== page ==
So, let’s do our best to sum up Price and Clennell’s performance:
- Initially, they start out saying how scared and frightened they are – because of Trump’s words.
- Then, when talking to the caller, they appear to change tack and say that North Korea is simply an empty threat and isn’t really threatening to nuke the United States.
- Despite North Korea being an ’empty threat’, Trump still makes them nervous because he might still nuke North Korea just because he feels like it – although Price is hoping that Trump’s ‘West Wing’ chief of staff has more power than Trump and can stop him.
- When the caller suggests that North Korea’s nuclear capabilities should have been taken out by conventional weapons long ago, Price and Clennell quickly agree that this should have been done – as if this couldn’t possibly be what Trump is now trying to organise and as if such action wouldn’t cause even more tension than Trump’s recent comments (which have made them so ‘nervous’).
- Price then wraps things up by going back in the other direction by saying that pre-emptive strikes on North Korea shouldn’t happen because North Korea’s conventional weapons are scary – particularly for South Koreans.
If you’re mystified as to what on Earth Price and Clennell were on
about, you’re not alone. Suffice to say, I think we can all sleep comfortably at night knowing that Price and Clennell aren’t paid military and geopolitical strategists.
That aside, did you also notice how neither Price nor Clennell questioned Un’s sanity or critiqued his actions at any stage – but were happy to spend plenty of time doing both in respect of Trump. Why is that? Was it really that hard to pick the good guy and the bad guy in this situation?
Guys, here’s a tip: try to think things through when it comes to issues like this before articulating your thoughts. It might just save you from the kind of public embarrassment you’ve subjected yourselves to above.
Regardless of whether you take Un’s threats seriously (I personally don’t – but I’m really just guessing here), what else would you have expected Trump to say in response to Un’s latest nuclear threats? Was he supposed to ignore Un? Or perhaps dribble some scripted, vanilla response – and let Un keep raising the bar until he gets the attention he’s looking for?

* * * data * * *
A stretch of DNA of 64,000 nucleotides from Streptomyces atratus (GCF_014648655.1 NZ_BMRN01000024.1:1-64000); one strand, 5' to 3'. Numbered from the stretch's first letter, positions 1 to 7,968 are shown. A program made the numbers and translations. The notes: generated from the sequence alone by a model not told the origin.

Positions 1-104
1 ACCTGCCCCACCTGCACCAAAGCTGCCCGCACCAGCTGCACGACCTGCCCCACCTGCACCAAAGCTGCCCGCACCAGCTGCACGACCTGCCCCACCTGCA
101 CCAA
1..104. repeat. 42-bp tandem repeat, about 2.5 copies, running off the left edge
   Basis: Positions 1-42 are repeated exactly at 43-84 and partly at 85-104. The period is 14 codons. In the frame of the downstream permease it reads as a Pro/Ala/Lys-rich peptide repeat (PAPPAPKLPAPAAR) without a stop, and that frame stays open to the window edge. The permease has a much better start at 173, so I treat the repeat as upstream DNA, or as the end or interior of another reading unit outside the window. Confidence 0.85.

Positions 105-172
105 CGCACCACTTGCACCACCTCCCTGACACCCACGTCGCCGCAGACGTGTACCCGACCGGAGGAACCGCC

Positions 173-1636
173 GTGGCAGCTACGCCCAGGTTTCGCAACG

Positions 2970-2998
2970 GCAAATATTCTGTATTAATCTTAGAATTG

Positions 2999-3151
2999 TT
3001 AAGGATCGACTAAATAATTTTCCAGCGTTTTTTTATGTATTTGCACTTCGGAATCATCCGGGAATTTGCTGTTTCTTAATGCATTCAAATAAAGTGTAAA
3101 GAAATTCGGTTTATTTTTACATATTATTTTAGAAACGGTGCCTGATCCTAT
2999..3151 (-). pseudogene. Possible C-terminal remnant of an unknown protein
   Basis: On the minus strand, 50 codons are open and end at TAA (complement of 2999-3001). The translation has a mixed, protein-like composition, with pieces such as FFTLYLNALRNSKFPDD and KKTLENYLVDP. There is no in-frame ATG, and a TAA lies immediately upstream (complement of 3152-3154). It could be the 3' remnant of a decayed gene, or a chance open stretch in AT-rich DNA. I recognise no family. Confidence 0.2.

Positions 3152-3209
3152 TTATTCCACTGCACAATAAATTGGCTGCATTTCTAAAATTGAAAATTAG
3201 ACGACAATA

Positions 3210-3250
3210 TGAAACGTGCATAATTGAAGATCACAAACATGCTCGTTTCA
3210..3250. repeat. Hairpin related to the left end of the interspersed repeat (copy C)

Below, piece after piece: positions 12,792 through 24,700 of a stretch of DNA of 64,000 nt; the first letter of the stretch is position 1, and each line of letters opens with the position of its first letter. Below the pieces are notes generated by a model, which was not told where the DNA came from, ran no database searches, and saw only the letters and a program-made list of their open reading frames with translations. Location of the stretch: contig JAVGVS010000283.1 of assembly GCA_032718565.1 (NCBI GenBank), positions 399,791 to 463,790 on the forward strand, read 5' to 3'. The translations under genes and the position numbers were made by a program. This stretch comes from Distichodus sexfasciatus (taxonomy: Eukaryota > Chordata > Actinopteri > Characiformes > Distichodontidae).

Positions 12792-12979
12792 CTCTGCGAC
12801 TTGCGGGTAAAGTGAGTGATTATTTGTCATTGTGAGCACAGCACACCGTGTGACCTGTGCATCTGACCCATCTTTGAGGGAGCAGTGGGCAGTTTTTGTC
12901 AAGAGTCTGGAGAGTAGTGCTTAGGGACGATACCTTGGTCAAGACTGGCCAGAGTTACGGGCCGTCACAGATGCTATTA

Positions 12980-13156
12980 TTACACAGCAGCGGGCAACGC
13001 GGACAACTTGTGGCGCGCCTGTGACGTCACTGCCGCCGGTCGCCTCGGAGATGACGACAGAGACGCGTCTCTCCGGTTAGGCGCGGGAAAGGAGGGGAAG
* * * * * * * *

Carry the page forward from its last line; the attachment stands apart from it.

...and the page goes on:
For all those out there criticising Trump on this issue, what better plan of action do you have to offer?
Since when did so many in our society become such meek, self-loathing cowards to the point where they would choose to attack Trump instead of Un in this situation?
PS: I can’t believe I’m saying this, but good on Bill Shorten for being spot on:
Opposition leader Bill Shorten said it was the “bellicose and provocative actions” of the North Korean dictatorship, and not Mr Trump’s rhetoric, which was of “big concern”.
“I and the government share the same concerns and the same views, and Australians should be reassured that on this matter of North Korea and our national security, the politics of Labor and Liberal are working absolutely together,” the Opposition Leader said.
“What we all need to do is be concentrating on encouraging North Korea to de-escalate. I think there is an important role for China to play here and of course we rely upon leadership from the United States. There are other nations which are much more affected than Australia, including of course the Republic of Korea and Japan, and neighbouring nations to North Korea.”
(H/T to Steve Kates for initially posting this comment).